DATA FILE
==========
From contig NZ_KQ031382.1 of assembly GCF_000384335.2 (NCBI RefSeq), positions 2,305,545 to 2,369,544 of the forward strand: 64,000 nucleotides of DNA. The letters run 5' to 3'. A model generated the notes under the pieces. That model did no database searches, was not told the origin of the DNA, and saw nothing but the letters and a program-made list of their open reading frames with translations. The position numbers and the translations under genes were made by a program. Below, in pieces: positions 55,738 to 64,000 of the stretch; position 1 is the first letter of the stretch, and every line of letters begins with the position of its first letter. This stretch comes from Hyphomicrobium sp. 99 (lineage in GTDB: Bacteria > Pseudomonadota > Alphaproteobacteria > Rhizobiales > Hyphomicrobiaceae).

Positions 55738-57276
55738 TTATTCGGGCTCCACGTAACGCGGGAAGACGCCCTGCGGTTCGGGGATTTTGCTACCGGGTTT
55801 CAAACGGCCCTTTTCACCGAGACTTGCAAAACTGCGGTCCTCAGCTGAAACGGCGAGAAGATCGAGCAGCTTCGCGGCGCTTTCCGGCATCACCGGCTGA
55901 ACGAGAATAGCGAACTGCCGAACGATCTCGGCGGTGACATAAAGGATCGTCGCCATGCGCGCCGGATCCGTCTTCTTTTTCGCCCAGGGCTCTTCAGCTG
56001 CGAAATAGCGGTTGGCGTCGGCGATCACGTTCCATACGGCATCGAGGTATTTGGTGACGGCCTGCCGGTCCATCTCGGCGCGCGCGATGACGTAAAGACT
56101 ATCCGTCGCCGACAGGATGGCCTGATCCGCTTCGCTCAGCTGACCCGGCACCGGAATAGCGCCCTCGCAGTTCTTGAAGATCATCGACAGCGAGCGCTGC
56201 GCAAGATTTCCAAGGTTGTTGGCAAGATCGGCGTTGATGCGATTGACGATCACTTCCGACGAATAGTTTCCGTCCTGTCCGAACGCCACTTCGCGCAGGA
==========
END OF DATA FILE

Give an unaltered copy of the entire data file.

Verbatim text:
From contig NZ_KQ031382.1 of assembly GCF_000384335.2 (NCBI RefSeq), positions 2,305,545 to 2,369,544 of the forward strand: 64,000 nucleotides of DNA. The letters run 5' to 3'. A model generated the notes under the pieces. That model did no database searches, was not told the origin of the DNA, and saw nothing but the letters and a program-made list of their open reading frames with translations. The position numbers and the translations under genes were made by a program. Below, in pieces: positions 55,738 to 64,000 of the stretch; position 1 is the first letter of the stretch, and every line of letters begins with the position of its first letter. This stretch comes from Hyphomicrobium sp. 99 (lineage in GTDB: Bacteria > Pseudomonadota > Alphaproteobacteria > Rhizobiales > Hyphomicrobiaceae).

Positions 55738-57276
55738 TTATTCGGGCTCCACGTAACGCGGGAAGACGCCCTGCGGTTCGGGGATTTTGCTACCGGGTTT
55801 CAAACGGCCCTTTTCACCGAGACTTGCAAAACTGCGGTCCTCAGCTGAAACGGCGAGAAGATCGAGCAGCTTCGCGGCGCTTTCCGGCATCACCGGCTGA
55901 ACGAGAATAGCGAACTGCCGAACGATCTCGGCGGTGACATAAAGGATCGTCGCCATGCGCGCCGGATCCGTCTTCTTTTTCGCCCAGGGCTCTTCAGCTG
56001 CGAAATAGCGGTTGGCGTCGGCGATCACGTTCCATACGGCATCGAGGTATTTGGTGACGGCCTGCCGGTCCATCTCGGCGCGCGCGATGACGTAAAGACT
56101 ATCCGTCGCCGACAGGATGGCCTGATCCGCTTCGCTCAGCTGACCCGGCACCGGAATAGCGCCCTCGCAGTTCTTGAAGATCATCGACAGCGAGCGCTGC
56201 GCAAGATTTCCAAGGTTGTTGGCAAGATCGGCGTTGATGCGATTGACGATCACTTCCGACGAATAGTTTCCGTCCTGTCCGAACGCCACTTCGCGCAGGA